Aug 27 – 30, 2009
Wakefield, MA (north of Boston)
Northeast Unschooling Conference

Sept. 4 – 8, 2009
Westlake, TX (west of Dallas)
Rethinking Education Conference

Sept. 10 – 13, 2009
San Diego, CA
Good Vibrations Unschooling Conference

Sept 21 – 22, 2009
Frederick, MD
Enjoy Life Unschooling Conference

Oct 2 – 4, 2009
Caledon, Ontario
Toronto Unschooling Conference

October 8-11, 2009
Stone Mountain Park, Atlanta, Georgia
The School’s Out Forever Homeschool Getaway

NJ to Bermuda
Oct 24 – 29, 2009
Unschooling Adventure Cruise

Jan 7 – 9, 2010
Santa Fe, NM
Sandra’s Unschooling Symposium in Santa Fe

Feb 8 – 12, 2010
Sanduskey, OH
Unschoolers Winter Waterpark Gathering

Mar 12 – 14, 2010
Columbia, SC
Autodidactic Symposium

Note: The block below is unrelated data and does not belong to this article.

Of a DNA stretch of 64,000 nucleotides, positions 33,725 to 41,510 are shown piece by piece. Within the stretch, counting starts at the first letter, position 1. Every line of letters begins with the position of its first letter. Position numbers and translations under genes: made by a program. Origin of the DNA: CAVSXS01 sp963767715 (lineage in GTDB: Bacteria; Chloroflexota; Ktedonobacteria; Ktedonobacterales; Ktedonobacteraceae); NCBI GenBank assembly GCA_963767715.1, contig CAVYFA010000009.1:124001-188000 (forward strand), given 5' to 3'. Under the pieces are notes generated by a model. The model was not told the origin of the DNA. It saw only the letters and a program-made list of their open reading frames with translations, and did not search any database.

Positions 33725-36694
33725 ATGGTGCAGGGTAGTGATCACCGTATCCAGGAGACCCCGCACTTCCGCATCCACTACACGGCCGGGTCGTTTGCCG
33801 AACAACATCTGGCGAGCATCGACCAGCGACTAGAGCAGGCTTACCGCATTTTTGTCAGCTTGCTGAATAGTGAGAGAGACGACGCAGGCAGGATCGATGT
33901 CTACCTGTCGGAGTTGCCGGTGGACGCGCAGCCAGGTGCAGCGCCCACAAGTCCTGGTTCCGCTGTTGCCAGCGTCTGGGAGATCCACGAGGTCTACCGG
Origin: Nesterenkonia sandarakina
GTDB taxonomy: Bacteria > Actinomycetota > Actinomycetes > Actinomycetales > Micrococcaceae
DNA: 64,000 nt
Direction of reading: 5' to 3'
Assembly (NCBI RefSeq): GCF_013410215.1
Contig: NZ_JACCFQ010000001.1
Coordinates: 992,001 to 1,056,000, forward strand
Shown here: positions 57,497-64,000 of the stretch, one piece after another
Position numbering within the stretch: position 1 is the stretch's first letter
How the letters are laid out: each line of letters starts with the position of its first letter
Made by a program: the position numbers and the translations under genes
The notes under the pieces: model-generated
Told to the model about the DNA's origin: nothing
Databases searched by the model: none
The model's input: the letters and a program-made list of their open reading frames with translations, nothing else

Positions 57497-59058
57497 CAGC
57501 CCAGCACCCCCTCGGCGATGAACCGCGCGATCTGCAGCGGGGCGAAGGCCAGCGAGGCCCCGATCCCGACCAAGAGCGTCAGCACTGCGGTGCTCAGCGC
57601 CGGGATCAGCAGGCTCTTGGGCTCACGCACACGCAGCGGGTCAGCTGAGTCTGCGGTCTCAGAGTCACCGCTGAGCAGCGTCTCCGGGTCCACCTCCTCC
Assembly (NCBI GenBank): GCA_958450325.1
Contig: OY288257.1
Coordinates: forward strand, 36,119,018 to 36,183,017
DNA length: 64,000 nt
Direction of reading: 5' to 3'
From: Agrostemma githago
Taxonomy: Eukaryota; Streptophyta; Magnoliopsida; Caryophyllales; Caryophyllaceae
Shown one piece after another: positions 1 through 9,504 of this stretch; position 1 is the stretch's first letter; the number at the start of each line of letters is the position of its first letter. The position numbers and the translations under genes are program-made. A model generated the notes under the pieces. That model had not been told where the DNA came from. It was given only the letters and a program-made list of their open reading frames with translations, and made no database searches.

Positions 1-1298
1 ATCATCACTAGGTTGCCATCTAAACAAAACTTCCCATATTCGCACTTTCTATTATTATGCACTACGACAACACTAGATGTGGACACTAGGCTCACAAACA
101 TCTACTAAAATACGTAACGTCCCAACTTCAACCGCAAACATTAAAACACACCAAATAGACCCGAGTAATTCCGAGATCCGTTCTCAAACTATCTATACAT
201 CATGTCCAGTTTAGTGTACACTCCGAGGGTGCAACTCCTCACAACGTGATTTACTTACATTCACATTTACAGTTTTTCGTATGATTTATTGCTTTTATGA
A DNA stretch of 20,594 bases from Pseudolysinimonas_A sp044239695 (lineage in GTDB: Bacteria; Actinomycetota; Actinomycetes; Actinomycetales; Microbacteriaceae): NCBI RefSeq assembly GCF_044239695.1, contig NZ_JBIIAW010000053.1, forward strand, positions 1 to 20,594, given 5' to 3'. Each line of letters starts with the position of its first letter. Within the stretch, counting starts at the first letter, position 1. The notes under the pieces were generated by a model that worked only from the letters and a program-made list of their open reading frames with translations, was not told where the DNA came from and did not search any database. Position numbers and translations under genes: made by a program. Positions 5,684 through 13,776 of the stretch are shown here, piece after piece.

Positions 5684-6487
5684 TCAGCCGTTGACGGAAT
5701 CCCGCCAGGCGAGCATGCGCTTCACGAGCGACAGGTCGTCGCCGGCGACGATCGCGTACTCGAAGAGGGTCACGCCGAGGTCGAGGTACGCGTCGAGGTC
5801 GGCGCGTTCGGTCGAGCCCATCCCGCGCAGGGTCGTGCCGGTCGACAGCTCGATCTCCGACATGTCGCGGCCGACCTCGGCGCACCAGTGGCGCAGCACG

Mar 18-20th, 2010
St. Charles, IL
InHome Conference

May 27-30, 2010
Vancouver, WA
LIFE is Good Conference



Filed under homeschooling, starting unschooling, unschooling, unschooling conferences

My Unschooling and Trust Journey

In my last post I talked about how trust is key in unschooling. To learn to be free we need to trust ourselves even if things start out rough, and they certainly did when I started unschooling!

Decompression” is what unschoolers call it when you start unschooling and “do nothing” for awhile. My first several months homeschooling I hardly left the house (following that stereotype about homeschoolers!) and had only ultimate frisbee and cross country running as organized activities: nothing resembling school or academics! But honestly, more than that, I was just an angry and unhappy guy.

It’s kind of like cleaning up a big mess: often things get messier before they get nice. There’s a lot that comes to the surface and needs to be sorted out: things to decide to keep or throw away. Sometimes it’s very hard to throw things away! And it takes a lot of trust in the process when things look pretty bad on the surface.